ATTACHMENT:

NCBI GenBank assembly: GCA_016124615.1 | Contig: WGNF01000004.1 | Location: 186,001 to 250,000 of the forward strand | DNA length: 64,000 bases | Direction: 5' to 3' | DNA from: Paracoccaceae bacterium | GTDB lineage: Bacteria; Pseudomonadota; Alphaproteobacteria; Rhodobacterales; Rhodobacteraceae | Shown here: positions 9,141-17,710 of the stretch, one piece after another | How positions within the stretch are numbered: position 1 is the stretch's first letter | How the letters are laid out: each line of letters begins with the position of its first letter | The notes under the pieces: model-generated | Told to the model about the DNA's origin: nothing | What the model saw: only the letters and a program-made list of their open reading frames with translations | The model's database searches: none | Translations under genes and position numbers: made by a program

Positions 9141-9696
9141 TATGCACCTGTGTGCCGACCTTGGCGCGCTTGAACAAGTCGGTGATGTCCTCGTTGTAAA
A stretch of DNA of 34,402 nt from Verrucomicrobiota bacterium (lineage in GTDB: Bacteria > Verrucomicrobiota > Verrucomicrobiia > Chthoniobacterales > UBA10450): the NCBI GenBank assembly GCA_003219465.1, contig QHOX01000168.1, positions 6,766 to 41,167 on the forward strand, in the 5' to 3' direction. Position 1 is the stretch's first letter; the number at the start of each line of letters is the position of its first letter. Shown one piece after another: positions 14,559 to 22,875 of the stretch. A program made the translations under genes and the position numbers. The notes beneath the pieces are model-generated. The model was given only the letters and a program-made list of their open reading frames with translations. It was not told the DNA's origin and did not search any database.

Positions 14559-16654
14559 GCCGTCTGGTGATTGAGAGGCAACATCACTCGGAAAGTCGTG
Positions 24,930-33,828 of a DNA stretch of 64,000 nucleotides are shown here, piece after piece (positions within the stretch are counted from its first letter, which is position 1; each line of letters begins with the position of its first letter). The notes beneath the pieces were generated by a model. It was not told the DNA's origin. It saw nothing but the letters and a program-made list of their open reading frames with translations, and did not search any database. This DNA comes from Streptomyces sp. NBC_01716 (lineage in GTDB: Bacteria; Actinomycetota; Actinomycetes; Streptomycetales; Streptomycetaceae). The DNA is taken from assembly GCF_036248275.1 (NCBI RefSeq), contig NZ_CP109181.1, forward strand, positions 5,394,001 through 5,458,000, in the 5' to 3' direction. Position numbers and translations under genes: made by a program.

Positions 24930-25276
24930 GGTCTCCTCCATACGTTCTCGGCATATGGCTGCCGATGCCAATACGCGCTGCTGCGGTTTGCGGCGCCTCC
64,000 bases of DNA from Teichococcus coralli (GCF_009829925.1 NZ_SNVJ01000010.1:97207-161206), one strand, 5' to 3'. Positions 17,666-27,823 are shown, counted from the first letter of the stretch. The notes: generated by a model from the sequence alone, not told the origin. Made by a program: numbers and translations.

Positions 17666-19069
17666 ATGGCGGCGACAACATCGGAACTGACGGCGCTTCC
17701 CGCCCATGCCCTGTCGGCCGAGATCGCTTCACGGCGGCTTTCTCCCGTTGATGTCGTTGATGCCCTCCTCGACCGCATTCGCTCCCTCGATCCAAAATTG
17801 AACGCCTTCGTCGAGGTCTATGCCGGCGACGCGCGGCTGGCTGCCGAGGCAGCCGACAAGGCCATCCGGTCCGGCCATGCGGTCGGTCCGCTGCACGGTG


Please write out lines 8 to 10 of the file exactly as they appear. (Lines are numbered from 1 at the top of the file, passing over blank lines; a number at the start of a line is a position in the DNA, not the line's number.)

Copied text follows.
Positions 24930-25276
24930 GGTCTCCTCCATACGTTCTCGGCATATGGCTGCCGATGCCAATACGCGCTGCTGCGGTTTGCGGCGCCTCC
64,000 bases of DNA from Teichococcus coralli (GCF_009829925.1 NZ_SNVJ01000010.1:97207-161206), one strand, 5' to 3'. Positions 17,666-27,823 are shown, counted from the first letter of the stretch. The notes: generated by a model from the sequence alone, not told the origin. Made by a program: numbers and translations.